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Dublin: 16 °C Wednesday 12 August, 2020
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EU decision means government may seek extra taxes from airlines

The European Commission says the previous version of the travel tax was unfair to Irish airlines – who must now cough up extra.

Image: Sean MacEntee via Flickr

THE GOVERNMENT may be forced to seek extra travel taxes from three Irish airlines, after the European Commission said the way in which the tax was previously charged gave them an unfair business advantage.

The Commission today said it had concluded that the original way in which the tax was applied – where shorter flights had a lesser tax than longer ones – meant airlines working on shorter routes gained “an economic advantage over their competitors”.

The original travel tax system, introduced in 2009, meant all destinations within 300km of Dublin were subject to the lower rate of tax, at €2 – even if the flight concerned was not departing from Dublin.

This included all domestic flights within Ireland, as well as flights from Dublin to the likes of Manchester and Liverpool – but flights to London and to destinations in Scotland, as well as all flights beyond the UK, were hit with a higher €10 tax.

Brussels said the main benefactors to this system, which favoured flights within Ireland and to nearby parts of the UK, were Ryanair, Aer Lingus and Aer Arann.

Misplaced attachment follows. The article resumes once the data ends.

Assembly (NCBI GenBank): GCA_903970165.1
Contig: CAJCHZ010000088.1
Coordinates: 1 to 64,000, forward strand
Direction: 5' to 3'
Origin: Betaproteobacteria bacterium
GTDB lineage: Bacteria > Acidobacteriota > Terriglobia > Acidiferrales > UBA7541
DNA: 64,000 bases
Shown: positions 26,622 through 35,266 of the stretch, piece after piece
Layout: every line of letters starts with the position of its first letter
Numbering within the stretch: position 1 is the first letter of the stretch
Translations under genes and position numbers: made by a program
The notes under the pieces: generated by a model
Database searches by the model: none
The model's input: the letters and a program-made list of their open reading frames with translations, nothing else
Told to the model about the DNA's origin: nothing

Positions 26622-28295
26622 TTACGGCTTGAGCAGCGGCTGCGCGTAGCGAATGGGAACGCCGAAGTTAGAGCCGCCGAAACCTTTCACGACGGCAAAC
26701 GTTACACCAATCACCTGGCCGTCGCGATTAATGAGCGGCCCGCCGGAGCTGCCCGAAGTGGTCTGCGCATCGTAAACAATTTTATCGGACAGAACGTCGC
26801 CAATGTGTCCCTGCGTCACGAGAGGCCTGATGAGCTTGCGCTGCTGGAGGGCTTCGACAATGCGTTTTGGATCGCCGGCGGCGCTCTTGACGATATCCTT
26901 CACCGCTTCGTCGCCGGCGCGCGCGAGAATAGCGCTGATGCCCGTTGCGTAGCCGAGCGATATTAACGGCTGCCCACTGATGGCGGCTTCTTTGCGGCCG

The Commission said it had now ordered Ireland to recover this advantage from all airlines that had benefited from it – potentially meaning that the government could be forced to seek taxes in arrears from airlines, who cannot recoup the charge from the passenger.

The tax was reformed in the 2011 Budget – the last passed by the previous government – so that all flights departing Ireland, irrespective of their distance, were subject to a uniform tax of €3.

The Commission had previously taken a separate legal challenge against the two-tier tax system – on the basis that passengers travelling internationally faced higher taxes than those travelling within Ireland – but the complaint was withdrawn last June after the tax was reformed.

The current government has previously pledged to scrap the tax entirely, but only if airlines commit to increasing the capacity of flights into Ireland – a bone of contention between the government and the airlines.

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Gavan Reilly

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